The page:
- If you want large quantities of electricity, we are still going to have a very significant number of nuclear power stations on the grid...To believe that wind power can displace nuclear generation as a means to deliver large quantities of safe baseload electricity is living in cloud cuckoo land. We need both.
We can't keep the lights on without nuclear
In October 2011 Ion was a guest speaker at an Institute of Ideas’ Battle of Ideas festival organised in association with the Manchester Salon, Manchester Science Festival and The John Rylands University Library, University of Manchester. At an event entitled, 'Fukushima Fallout Battle Satellite' Ion argued stridently that despite "the media intent to report a nuclear catastrophe" in reality, the catastrophe in Japan was one caused by a tsunami and earthquake, "and NOT anything to do with the nuclear reactors and radiation at Fukushima".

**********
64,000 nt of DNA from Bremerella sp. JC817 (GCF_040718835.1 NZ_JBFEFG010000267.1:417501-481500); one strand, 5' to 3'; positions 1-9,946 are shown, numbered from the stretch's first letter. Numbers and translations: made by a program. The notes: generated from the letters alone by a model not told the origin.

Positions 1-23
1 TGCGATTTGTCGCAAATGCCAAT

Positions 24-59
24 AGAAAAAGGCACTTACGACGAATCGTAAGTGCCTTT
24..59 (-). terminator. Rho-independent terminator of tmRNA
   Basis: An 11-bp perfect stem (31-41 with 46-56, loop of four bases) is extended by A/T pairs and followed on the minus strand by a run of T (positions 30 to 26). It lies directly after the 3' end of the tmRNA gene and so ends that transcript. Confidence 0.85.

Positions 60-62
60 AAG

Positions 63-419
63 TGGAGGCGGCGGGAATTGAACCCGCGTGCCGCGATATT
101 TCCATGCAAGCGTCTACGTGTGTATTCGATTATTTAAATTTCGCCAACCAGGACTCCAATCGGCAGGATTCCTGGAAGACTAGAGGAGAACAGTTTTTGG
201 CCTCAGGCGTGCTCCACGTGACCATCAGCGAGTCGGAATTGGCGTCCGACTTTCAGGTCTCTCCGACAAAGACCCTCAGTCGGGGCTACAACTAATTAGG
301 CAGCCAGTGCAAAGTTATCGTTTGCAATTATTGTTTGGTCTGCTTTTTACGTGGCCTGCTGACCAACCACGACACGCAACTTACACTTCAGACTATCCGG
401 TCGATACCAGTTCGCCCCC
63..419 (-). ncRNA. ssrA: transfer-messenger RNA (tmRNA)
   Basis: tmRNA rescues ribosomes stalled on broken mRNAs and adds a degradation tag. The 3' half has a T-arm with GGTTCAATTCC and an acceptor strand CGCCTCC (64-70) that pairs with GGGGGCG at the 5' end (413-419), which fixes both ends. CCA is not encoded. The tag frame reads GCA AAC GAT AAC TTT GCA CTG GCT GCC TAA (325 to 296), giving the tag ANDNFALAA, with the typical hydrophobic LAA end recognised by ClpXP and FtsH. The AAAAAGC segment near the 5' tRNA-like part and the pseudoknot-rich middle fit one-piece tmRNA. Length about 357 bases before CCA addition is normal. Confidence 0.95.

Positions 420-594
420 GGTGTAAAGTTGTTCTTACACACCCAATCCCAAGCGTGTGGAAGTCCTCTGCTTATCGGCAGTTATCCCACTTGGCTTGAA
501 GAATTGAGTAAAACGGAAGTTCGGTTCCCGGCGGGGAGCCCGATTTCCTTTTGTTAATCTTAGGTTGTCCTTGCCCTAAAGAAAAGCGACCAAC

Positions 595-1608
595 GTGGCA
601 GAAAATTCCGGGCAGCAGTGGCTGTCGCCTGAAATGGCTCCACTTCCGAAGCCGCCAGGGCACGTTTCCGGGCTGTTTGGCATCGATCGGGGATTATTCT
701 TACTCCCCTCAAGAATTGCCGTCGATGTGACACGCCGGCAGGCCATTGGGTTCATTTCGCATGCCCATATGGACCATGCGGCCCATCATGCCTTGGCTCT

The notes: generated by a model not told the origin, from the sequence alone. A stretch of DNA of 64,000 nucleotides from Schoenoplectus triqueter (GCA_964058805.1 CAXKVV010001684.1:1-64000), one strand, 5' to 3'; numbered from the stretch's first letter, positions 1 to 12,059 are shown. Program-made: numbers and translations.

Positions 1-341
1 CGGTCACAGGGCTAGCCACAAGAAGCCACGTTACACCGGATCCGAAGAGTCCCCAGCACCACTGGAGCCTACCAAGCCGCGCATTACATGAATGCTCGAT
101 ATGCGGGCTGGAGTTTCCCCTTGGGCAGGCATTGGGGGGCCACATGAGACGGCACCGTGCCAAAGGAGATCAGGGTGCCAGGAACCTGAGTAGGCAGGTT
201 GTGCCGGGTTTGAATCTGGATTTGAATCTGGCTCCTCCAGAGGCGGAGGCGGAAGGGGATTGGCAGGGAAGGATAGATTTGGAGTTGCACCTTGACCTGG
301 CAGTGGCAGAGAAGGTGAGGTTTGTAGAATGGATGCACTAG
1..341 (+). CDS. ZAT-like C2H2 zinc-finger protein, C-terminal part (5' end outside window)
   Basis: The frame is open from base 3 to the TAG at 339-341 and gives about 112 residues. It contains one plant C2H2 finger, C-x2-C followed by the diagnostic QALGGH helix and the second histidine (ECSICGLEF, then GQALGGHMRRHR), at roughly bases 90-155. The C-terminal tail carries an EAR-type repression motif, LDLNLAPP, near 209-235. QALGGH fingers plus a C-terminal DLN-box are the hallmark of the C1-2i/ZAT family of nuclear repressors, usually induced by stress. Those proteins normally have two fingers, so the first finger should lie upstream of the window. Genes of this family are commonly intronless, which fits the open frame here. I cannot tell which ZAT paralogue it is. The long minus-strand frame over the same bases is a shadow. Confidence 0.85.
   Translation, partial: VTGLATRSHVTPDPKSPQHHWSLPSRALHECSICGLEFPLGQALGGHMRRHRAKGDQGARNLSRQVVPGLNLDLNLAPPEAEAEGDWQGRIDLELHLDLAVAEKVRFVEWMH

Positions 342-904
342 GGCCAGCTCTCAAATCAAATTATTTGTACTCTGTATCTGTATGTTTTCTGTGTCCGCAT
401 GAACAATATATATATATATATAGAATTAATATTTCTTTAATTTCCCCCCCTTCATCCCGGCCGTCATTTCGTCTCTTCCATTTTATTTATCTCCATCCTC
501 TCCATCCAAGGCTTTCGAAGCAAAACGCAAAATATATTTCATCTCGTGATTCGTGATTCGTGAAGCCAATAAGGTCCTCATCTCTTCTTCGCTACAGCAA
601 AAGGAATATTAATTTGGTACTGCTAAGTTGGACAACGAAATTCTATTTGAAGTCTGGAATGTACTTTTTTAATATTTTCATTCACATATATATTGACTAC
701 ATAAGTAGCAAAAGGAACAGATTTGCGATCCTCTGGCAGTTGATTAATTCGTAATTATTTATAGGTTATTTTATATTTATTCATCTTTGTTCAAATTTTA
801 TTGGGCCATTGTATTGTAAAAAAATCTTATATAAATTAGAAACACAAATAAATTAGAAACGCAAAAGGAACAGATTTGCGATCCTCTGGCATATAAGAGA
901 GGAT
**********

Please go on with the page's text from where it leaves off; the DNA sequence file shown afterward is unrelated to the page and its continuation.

Fukushima gave no cause for new nuclear build plans to be abandoned in the UK, she said. Particularly, given that "renewable energy sources are not sufficient to meet our needs. In terms of engineering reality they cannot be delivered on the scale required and the sooner we examine the practicalities of what can be achieved, and what we must therefore also plan to do, the better. When you do the sums it becomes obvious that nuclear power is essential for the foreseeable future in significant quantities in the UK energy mix to guarantee security and affordability of supply.